COLUMBUS, Ohio — Ever since he committed to Ohio State, there’s been speculation as to which position Brendon White would play.
A versatile 4-star athlete from Powell (Ohio) Olentangy Liberty, White excelled as a safety, receiver and quarterback in high school.
“He did everything growing up,” Olentangy Liberty coach Steve Hale said. “He played multiple sports, and he was really good at all of them. And then he kept growing and getting bigger. I think he weighs somewhere around 215 pounds now, and he’s 6-foot-2. He runs really, really well. In football, that opens up a ton of doors. He can catch the ball and run with the ball.”
He’s projected to grow into a prototypical linebacker, which is where most recruiting services slotted him. But on Jan. 10, he sent out a tweet indicating that he’d get a coveted shot with the Ohio State wide receivers.
— Brendon White (@therealestbw0) January 10, 2017
Less than a month later, on National Signing Day, he confirmed the message behind the tweet. When asked where he’d end up, he first said it was still up in the air. But when asked what he’d tell a fellow student who asked him what position he played, his answer was more clear.
“Probably wide receiver,” he said. “Yeah, wide receiver.”
White flew under the radar as a recruit because of his early commitment to Ohio State and because of the star-studded nature of this class. Don’t be deceived, however — this isn’t some vanity project designed to appease him.
Scout.com recruiting analyst Bill Greene, who watched White throughout his high school career, said he can legitimately have success on either side of the ball. He said White isn’t a Chris Gamble-type who can do both at the same time, but he’s equally capable at snagging passes or delivering hits.
Greene said White is the first such player in that mold under Meyer at Ohio State.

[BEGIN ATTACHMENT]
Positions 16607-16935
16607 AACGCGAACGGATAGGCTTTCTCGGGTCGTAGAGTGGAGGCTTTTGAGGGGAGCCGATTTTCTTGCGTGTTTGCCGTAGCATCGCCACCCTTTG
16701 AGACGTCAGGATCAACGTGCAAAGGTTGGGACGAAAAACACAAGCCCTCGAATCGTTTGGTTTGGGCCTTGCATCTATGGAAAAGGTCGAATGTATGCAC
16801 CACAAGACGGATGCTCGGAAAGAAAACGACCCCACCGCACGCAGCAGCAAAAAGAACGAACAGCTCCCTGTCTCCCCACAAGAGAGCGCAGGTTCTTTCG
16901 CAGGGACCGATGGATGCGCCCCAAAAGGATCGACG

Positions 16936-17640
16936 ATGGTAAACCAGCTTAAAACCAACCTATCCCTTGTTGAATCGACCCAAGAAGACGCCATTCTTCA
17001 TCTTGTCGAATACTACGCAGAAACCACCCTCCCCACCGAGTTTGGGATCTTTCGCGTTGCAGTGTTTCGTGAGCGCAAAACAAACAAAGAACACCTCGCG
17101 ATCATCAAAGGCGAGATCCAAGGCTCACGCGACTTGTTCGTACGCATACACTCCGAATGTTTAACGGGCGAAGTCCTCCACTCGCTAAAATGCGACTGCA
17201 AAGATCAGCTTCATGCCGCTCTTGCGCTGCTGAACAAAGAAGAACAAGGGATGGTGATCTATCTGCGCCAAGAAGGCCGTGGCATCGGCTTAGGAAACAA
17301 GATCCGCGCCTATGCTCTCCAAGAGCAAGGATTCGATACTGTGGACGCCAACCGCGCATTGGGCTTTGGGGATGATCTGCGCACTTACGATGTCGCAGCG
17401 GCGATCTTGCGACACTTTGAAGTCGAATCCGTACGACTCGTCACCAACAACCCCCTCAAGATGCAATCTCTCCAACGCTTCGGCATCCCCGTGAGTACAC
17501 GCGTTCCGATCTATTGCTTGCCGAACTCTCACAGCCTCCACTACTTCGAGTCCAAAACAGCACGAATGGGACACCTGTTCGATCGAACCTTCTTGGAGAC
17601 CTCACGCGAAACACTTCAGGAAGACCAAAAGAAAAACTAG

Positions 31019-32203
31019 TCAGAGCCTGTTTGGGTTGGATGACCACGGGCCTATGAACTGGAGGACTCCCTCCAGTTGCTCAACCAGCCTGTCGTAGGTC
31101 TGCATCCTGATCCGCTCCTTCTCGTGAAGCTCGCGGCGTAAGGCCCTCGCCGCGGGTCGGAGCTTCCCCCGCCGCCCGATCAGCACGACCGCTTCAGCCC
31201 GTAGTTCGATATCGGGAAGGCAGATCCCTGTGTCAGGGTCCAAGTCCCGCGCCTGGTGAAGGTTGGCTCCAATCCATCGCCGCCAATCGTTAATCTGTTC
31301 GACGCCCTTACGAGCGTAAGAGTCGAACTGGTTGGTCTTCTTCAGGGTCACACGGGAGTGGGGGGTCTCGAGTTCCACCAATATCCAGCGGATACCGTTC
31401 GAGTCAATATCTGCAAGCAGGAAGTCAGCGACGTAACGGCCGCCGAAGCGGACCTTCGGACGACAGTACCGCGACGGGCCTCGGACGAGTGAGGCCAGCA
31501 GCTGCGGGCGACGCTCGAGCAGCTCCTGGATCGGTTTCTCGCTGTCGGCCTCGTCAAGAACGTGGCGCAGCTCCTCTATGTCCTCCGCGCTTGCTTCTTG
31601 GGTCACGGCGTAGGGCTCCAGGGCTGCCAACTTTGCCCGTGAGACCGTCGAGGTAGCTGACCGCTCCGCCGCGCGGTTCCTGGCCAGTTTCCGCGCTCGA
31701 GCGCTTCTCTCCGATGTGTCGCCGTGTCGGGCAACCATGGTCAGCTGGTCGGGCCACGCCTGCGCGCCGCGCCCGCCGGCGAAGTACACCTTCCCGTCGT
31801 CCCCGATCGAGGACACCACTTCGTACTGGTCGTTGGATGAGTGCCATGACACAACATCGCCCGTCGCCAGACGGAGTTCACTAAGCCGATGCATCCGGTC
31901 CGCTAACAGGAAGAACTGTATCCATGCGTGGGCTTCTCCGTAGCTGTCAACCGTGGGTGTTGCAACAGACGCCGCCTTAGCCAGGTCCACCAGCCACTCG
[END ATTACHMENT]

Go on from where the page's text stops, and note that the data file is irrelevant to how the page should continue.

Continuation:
“I thought (cornerbacks) Marshon Lattimore and Gareon Conley were 70-30 or 60-40 that they were corners and not receivers,” he said. “Those guys could have played either side and succeeded, but it was still obvious which side of the ball their money would be made. But Brendon is a 50-50 guy.
“If they give him a spot and leave him there, he will succeed at that spot.”
The worry, at least to Greene, is what might happen if White bounces around from linebacker to safety to wide receiver without ever truly finding a home. Defensive end Sam Hubbard managed to juggle three positions at the start of his career, but it cost him his freshman season, and his eventual success is more the exception than the rule.
“I just hope he doesn’t bounce around from position to position to position,” Greene said. “Years go by sometimes, and time gets away from you. When you’re on your third position in four years, sometimes it just doesn’t happen for these kids. Wherever he starts out, I hope that’s where he plays. I don’t care where, because I think he can play college safety, college linebacker or college wideout.”
Hale, for his part, tends to agree with Greene. He shied away from the common comparison of White to linebacker Darron Lee and said White will be able to make his own path no matter where he ends up.
“It speaks to the rareness of what he is,” Hale said. “A lot of people touted him as the next Darron Lee coming out of high school. I think there where so many similarities, and they’re both from Columbus suburbs, that type of thing. But I don’t see it. I think he’s going to be the first Brendon White.”